In response to Cyclone Gabrielle, scientists from Plant & Food Research have been collecting data from apple orchards in Hawke’s Bay. Working with industry body New Zealand Apples and Pears, the aim is to better understand the impact of the event on tree and soil health and support grower’s management decisions, now and into the future.
The Soil Health – Assessment and Recovery Project has involved working with about 30 orchard owners and managers to study the effects of silt and waterlogging on apple blocks. These orchards have now all been visited twice, initially 15-30 days after the cyclone and then three months later. A grower survey was also completed as part of this work. A third visit to these orchards is planned this spring, allowing scientists to continue tracking changes in soil and tree health and gain insights into how recovery efforts are progressing.
Project leader, Dr Stephen Trolove, said that there was a wide range of impacts of the Cyclone on growers, from very few trees lost to some flood-affected blocks losing all of their trees. In these initial surveys orchardists reported the greatest number of tree deaths in young trees or small trees on shallow-rooted, low-vigour rootstock.
Two key sediment types were identified on silt impacted orchards – sandy sediment deposits and finer textured deposits consisting of silt and clay particles. Dr Trolove said the fine textured sediment appeared to seal the soil surface, causing the water to perch in the sediment. This saturated sediment which was slow to drain and dry out soon ran out of oxygen, indicated by a colour change to blue-green grey, a process called gleying. This prevented the movement of oxygen to the roots in the soil below.
Dr Trolove said sandy sediment showed a range of responses, some had drained by two weeks, alowing air movement to the soil below. Other sandy deposits were still waterlogged after two weeks and had become gleyed, which may have been caused by thin layers of fine sediments within the sand sealing soil pores.
“To our surprise, below the sediment layer, the original soil appeared largely unaffected – it wasn’t waterlogged or gleyed. The presence of some larger air-filled pores in the soil will have aided tree survival. The amount of air stored in the soil below the sediment varied depending on the depth of the water table, which was anywhere from 23 centimeters to greater than 100 centimeters below the original soil surface two weeks after the flooding in the blocks we assessed,” he said.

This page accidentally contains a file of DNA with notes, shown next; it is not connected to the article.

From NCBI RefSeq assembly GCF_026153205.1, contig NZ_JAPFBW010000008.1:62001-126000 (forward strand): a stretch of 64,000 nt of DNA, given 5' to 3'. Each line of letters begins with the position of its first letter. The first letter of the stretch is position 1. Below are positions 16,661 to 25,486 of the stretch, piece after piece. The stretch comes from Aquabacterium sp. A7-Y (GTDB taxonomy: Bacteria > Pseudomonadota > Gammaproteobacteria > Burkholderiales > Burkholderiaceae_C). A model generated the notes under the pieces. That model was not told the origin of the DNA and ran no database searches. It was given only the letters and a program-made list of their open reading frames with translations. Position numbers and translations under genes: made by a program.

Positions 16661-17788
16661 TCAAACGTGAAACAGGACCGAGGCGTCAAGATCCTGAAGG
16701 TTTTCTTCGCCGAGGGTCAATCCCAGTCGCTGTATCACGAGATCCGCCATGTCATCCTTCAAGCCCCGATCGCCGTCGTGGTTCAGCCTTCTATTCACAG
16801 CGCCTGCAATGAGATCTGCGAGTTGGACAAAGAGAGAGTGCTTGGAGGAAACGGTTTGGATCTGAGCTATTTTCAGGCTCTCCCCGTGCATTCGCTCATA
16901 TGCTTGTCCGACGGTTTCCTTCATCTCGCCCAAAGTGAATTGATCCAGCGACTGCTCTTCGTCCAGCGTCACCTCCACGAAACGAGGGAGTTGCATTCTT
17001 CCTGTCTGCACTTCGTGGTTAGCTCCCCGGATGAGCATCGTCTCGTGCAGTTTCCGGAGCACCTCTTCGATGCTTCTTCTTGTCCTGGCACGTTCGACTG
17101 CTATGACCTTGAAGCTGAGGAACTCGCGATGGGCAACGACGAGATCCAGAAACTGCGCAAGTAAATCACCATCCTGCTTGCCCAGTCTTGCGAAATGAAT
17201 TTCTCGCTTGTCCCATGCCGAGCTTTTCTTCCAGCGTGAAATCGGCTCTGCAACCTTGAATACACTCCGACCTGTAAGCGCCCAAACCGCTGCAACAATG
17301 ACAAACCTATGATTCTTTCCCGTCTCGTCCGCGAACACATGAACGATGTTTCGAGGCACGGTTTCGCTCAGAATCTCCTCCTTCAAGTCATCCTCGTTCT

Dr Trolove said growers had several weeks or so to remove this waterlogged sediment from around mature trees before a decline in tree health was seen, although nursery trees were dead in less than two weeks. The deep, sticky waterlogged sediment made it extremely difficult or impossible for growers to get machinery around the orchard. All growers had to weigh up the economics of sediment removal.
“Even if you managed to scoop up the sticky stuff, you may not be able to tip it out of the digger bucket – some growers had to wait for blocks to dry a bit or wait for machinery or drivers before they could remove the sediment.”
While up to 750 hectares of orchards were silt-affected, a much larger area was impacted by flooding, causing widespread waterlogging in soil. Dr Trolove said in some areas water was ponded for up to six weeks, with other growers mentioning that their orchards were waterlogged all season. These waterlogged conditions will affect the root health of their apple trees.
“Damage to roots takes time to visually appear. We expect this to be evident in Spring when trees go through another period of stress brought on by bud break, flowering and fruit set, then we’ll have to have a better picture of the extent of the impact waterlogging has had on trees in the region,” he said.
Dr Jim Walker, who has led Plant & Food Research’s industry engagement since the cyclone, said fungicides were being utilised by growers to stimulate plant defenses and try to minimise damage from root diseases. Dr Walker said the soil bourne pathogen Phytophora was a key concern, as under extremely wet conditions it could cause a lot of damage to roots.
He said some trees impacted by root rot would need to be nursed along and would struggle to produce the loads they’d previously been able to carry. Pruning was one part of managing crop loads, but it would largely need to be managed through thinning.
“Damaged root systems cannot carry as big a crop – if you try to then you risk the health and the future of the tree. The focus must be orchardists protecting their long-term investment and making management decisions that will set them up for multiple seasons of productivity.”
Dr Walker said prior to the cyclone, a well producing tree might’ve been carrying 500-600 fruit per tree – but some of those trees might only be able to carry a third of that load in the coming season.
“It’ll be important for growers to understand what variation in the water table there might be on their orchard and how long the trees might’ve been immersed in water. Low spots will likely require more thinning for tree survival to be maximised,” he said.
“We know growers have already put a huge amount of effort into getting their orchards back to good health and growers are going to need to keep making good management decision during this next phase of the recovery.”
Source: Plant & Food Research. The article was originally published in The Orchardist.